There’s also lots of variation in just how often students are held back. Nationally, about 2 percent of students are retained each year, a number that has held steady or modestly declined since the mid-1990s.

In New York City, only 1 percent of students were retained across a number of grades. But in Louisiana, about 7 percent of fourth-graders and 8 percent of eighth-graders were held back. When the policy was first introduced in Florida, around 13 percent of third-graders were kept back, a number that eventually fell to around 5 percent.

Helping students catch up over the summer is beneficial.

Another recent study offers better news: In Florida, retention of third-graders in the early 2000s had no effect on their high school graduation rates, and it actually improved students’ grades in high school. The study also found that retained students saw an immediate test-score bump, though that faded over time.

What explains the more positive results? It’s hard to know, because the Florida study looks at not just retention but a package of policies that went along with it, including summer school and assigning students in the repeated grade extra reading help.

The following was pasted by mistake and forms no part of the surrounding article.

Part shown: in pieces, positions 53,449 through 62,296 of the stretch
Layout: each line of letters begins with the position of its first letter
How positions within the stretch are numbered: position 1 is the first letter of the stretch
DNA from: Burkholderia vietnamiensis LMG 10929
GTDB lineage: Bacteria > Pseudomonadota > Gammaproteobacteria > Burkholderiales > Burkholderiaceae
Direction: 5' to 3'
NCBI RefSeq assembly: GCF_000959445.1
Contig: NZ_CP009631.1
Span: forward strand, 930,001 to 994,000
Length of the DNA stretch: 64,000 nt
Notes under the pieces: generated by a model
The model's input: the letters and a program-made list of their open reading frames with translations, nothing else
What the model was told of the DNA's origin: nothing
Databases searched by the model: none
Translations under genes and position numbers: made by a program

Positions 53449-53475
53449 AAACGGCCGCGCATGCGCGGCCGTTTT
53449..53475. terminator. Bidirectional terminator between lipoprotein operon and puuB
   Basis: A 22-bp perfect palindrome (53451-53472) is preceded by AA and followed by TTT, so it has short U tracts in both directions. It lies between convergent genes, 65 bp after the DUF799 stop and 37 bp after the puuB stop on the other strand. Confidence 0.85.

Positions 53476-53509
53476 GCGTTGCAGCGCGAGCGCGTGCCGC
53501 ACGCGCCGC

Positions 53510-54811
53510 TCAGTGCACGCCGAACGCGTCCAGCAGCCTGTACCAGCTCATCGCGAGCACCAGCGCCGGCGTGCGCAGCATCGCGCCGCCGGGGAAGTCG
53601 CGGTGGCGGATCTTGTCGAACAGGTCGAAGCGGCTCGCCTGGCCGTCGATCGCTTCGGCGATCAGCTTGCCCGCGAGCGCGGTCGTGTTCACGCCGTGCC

The Louisiana paper may shed some light on this question. It was able to separate the consequences of being held back — which appear to be negative — from the consequences of going to summer school. Sending eighth graders to summer school decreased their chances of dropping out of school down the line and their likelihood of being convicted of a crime before their 18th birthday.

In other words, the different results suggest that being held back hurts students, but the summer support that goes along with it helps them.

Retention is costly, though perhaps less so than some think.

There’s another downside to holding students back: it’s expensive to pay to keep students in school for more time. It costs both the school system and the student, who potentially misses out on an extra year of earning as an adult.

“Being retained may not confer benefits that justify spending an additional year in the same grade,” the New York City researchers concluded. “This is especially true given our finding that retention entails significant financial costs.”

The New York City study finds that each retained student costs the system roughly an extra $2,600 — a large amount, though far less than annual per-student spending.

White students are more likely to avoid being held back.

The consequences of retention, good or bad, are disproportionately felt by some groups of kids.